WRAL Investigates

Johnston has high rate of DWI dismissals

Authorities say defense attorneys shop for lenient judges, and charges are often dismissed when officers can't show up for court.

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SMITHFIELD, N.C. — Drunken-driving charges are dismissed twice as often in Johnston County as in most other North Carolina counties, according to state records, prompting a call from authorities for change.

Forty-six percent of the driving while impaired charges filed in Johnston County in 2006, the latest year for which records are available, were dismissed, according to the Administrative Office of Courts. Statewide, the dismissal rate for DWI charges is 21 percent. In neighboring Wake County, the dismissal rate is 20 percent.

When acquittals and pleas to reduced charges are factored in, the actual DWI conviction rate in Johnston County is about 27 percent, state records show.

"The defendants are laughing at our justice system and going right back to driving drunk again," Johnston County Sheriff Steve Bizzell said.

Hipolito Hernandez is one of those drivers.

Hernandez, 30, of Parkertown Road in Four Oaks, had two DWI cases dismissed and a third reduced to a lesser charge in recent years. A fourth DWI charge was pending against him when he was arrested in connection with a hit-and-run that killed a 7-year-old.

Marcus Lassiter was trying to cross a road in Four Oaks on April 13 when a car hit him. He suffered brain damage and was taken off life support a few days later.

Hernandez is charged with second-degree murder, felony hit-and-run, felony assault, possession of a stolen vehicle, driving without a license, speeding and reckless driving – as well as his fifth DWI.

"It's time for the court system to do their job," Bizzell said. "Quit letting the DWIs just walk out the door."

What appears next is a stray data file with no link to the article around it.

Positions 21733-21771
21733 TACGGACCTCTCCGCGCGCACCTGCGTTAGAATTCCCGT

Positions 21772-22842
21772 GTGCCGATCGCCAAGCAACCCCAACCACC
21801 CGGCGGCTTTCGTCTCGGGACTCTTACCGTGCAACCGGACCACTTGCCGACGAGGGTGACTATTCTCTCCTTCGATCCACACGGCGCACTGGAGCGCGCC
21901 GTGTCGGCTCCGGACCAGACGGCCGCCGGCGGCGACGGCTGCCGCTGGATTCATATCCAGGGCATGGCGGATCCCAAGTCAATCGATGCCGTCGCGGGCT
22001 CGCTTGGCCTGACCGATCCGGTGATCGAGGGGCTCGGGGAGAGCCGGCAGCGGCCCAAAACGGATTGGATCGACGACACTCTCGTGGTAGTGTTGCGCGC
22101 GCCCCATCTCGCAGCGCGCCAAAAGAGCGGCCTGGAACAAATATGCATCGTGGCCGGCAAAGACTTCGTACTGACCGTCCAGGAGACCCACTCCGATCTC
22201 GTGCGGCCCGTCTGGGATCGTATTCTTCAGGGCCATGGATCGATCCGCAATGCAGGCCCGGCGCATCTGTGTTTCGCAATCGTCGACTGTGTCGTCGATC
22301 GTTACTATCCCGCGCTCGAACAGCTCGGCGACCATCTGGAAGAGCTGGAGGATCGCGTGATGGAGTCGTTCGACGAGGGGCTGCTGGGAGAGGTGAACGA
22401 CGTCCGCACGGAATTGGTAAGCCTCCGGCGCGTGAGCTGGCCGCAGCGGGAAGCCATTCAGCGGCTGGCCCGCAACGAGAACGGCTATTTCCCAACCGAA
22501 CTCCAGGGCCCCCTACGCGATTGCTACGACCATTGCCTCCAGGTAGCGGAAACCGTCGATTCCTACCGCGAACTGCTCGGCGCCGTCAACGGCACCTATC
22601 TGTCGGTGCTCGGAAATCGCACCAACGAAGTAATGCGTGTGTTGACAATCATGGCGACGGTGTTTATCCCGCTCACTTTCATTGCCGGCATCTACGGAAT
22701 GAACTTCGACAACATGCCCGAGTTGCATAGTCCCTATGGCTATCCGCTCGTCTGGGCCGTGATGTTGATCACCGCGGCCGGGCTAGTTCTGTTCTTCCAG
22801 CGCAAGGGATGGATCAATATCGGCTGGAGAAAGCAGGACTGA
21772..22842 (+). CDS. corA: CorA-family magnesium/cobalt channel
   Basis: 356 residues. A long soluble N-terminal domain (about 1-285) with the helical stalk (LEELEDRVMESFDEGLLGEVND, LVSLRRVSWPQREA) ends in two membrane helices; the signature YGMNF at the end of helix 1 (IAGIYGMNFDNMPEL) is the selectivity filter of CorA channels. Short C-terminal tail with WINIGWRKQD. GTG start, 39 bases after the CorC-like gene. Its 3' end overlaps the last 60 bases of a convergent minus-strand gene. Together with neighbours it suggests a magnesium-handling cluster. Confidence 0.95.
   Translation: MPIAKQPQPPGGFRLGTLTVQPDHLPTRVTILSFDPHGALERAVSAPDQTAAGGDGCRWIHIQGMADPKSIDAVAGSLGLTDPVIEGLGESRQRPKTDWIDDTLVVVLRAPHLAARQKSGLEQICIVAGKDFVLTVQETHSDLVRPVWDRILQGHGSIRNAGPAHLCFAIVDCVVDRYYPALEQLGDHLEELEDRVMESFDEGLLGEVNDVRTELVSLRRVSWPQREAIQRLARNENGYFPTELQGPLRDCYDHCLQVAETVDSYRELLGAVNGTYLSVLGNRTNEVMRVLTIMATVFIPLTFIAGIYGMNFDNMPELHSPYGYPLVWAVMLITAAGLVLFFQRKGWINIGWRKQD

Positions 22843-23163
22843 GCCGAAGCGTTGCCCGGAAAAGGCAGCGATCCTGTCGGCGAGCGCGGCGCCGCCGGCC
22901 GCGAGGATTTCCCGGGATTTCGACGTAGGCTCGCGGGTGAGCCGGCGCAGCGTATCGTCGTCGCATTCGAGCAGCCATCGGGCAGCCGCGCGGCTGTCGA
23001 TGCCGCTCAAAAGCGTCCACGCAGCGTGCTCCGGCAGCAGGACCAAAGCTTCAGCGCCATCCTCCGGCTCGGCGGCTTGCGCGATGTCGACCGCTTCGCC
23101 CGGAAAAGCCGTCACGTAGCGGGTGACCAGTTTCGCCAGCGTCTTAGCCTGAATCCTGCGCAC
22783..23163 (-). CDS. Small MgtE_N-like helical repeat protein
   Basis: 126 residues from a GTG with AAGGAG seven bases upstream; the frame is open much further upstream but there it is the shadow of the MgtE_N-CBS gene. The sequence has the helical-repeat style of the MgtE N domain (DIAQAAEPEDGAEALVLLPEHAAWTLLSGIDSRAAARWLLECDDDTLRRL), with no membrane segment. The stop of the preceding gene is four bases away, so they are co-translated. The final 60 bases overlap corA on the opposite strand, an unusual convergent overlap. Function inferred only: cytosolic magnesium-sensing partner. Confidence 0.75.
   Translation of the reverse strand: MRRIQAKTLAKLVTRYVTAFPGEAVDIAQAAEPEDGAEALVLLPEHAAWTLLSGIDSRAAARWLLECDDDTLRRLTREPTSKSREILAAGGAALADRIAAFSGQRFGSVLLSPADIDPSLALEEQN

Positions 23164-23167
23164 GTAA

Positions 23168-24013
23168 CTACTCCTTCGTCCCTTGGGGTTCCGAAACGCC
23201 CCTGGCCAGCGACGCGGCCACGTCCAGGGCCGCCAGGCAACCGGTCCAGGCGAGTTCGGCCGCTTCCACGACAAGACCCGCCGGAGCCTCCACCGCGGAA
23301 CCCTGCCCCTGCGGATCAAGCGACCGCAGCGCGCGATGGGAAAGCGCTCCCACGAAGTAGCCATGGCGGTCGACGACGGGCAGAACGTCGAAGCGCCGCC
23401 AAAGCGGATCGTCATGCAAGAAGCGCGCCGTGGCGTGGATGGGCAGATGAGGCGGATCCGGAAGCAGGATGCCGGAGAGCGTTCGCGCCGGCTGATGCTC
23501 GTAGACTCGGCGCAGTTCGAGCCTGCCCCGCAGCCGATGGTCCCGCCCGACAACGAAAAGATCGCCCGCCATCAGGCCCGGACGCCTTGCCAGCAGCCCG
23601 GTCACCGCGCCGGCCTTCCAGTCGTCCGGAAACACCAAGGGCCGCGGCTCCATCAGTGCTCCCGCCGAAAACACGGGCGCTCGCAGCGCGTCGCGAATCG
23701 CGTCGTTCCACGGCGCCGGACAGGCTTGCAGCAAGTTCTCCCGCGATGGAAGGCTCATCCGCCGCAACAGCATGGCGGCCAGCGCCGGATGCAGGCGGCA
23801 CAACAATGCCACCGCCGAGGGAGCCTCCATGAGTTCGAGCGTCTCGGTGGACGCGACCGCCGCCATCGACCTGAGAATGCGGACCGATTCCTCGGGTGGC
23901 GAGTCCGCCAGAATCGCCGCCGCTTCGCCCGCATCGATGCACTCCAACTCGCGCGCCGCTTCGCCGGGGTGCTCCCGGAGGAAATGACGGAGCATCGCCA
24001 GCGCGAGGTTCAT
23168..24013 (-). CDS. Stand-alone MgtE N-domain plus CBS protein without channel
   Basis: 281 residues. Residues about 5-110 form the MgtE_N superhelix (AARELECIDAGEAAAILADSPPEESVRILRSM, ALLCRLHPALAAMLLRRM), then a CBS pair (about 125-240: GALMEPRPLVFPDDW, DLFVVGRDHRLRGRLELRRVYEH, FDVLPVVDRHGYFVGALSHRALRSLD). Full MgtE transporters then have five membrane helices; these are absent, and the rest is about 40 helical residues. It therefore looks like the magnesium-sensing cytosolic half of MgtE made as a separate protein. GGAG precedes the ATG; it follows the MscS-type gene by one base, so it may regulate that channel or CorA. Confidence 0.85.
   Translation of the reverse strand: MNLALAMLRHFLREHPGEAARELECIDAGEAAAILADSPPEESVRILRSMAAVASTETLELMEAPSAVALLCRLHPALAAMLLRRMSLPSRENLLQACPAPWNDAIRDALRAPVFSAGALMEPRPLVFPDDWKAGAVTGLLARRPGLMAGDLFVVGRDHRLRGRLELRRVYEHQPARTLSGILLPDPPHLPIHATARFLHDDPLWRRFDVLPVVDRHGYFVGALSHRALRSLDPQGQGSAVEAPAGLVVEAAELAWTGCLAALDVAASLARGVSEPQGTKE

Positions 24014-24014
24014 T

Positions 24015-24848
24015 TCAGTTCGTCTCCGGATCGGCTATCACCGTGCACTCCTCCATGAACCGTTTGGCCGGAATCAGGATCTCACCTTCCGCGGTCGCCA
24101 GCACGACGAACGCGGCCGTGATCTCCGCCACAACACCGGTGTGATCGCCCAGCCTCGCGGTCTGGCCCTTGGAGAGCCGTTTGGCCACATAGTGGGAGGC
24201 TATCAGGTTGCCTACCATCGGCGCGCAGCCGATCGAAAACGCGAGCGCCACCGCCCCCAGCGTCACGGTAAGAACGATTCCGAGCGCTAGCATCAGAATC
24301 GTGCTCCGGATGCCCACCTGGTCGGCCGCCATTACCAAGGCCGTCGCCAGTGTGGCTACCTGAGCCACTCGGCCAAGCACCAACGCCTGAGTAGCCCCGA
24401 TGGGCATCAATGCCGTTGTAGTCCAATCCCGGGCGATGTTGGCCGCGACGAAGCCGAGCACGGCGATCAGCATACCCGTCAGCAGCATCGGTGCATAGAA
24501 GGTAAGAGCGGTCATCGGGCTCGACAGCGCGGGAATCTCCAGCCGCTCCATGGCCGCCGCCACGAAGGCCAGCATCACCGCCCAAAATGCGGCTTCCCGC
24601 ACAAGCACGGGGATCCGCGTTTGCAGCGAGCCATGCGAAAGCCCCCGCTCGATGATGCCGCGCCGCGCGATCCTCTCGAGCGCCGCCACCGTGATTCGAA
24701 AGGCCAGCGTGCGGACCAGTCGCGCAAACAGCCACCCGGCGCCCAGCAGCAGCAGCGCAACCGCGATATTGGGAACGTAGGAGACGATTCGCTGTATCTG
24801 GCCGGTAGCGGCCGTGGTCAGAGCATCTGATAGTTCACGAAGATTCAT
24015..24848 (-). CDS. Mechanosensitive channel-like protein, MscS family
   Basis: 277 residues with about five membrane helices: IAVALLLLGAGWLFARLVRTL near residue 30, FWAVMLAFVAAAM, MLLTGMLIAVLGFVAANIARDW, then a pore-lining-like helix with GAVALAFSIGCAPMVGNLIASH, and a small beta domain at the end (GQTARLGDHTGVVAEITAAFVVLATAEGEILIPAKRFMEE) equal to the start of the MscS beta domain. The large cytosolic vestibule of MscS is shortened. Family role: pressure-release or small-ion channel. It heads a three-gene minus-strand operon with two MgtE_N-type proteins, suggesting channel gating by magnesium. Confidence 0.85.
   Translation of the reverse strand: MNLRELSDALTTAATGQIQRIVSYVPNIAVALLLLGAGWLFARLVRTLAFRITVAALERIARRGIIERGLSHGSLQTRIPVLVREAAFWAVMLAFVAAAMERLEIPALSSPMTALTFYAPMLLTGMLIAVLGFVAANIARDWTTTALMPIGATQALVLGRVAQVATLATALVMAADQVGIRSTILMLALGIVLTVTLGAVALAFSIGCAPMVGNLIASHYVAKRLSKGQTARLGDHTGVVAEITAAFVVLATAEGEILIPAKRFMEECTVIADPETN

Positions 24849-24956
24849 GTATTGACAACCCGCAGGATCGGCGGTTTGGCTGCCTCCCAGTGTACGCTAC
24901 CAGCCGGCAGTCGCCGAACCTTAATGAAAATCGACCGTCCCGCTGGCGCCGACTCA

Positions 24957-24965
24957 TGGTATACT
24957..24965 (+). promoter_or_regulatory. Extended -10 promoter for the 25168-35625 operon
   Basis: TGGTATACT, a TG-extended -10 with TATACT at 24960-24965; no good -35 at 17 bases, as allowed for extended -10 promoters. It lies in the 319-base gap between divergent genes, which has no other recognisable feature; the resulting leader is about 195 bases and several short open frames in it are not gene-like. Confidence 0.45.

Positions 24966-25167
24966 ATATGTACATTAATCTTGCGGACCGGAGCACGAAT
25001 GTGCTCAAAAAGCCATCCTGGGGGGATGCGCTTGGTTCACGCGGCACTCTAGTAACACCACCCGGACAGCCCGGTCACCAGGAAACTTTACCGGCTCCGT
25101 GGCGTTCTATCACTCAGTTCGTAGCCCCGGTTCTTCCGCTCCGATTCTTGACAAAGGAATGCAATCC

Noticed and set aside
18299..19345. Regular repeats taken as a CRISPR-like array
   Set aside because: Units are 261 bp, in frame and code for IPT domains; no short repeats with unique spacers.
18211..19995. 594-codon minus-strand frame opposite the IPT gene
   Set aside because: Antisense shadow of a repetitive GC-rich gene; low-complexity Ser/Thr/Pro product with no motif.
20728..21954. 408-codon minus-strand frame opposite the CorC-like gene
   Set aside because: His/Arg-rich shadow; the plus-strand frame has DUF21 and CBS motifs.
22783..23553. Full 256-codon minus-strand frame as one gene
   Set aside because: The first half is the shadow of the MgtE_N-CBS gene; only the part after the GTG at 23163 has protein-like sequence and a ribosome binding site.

Johnston County District Attorney Susan Doyle said she was surprised by the number of dismissed DWI cases.

"I'm frustrated," said Doyle, who was elected in 2006.

In many cases, charges were dropped when arresting officers didn't show up for court. Yet, the files often show legitimate reasons they couldn't go to court: they were in training, serving in Iraq or on vacation. One case was dismissed because the arresting officer was at a funeral, while another was tossed because a Highway Patrol trooper was at the hospital with his wife for the delivery of their baby, records show.

Chief District Judge Andy Corbett said defense attorneys "shop" for judges by trying to get on court calendars when judges they consider more lenient will be presiding in Johnston, or they seek dates when officers might not make it to court.

"I would have some problems about that," Corbett said.

WRAL tried to contact several defense attorneys who practice in Johnston County, but none returned phone calls.

In two DWI case files, trial dates had been continued so many times at the defendants' request that new court dates had to be scribbled in the margins. One defendant got 21 continuances, while the other got 18.

"Then, the one or two times that the prosecutor asked for a continuance because the officer is out of place for a legitimate reason, it's not allowed. That is disturbing," Doyle said.

"They're getting put off – some of them are getting put off way too far. But we need to look at why. What are the reasons for it so we can better deal with it?" Corbett said.

The judge called for better communication between prosecutors, officers and judges to limit the dropped cases – and possibly undo Johnston County's reputation for being lenient on drunken driving.


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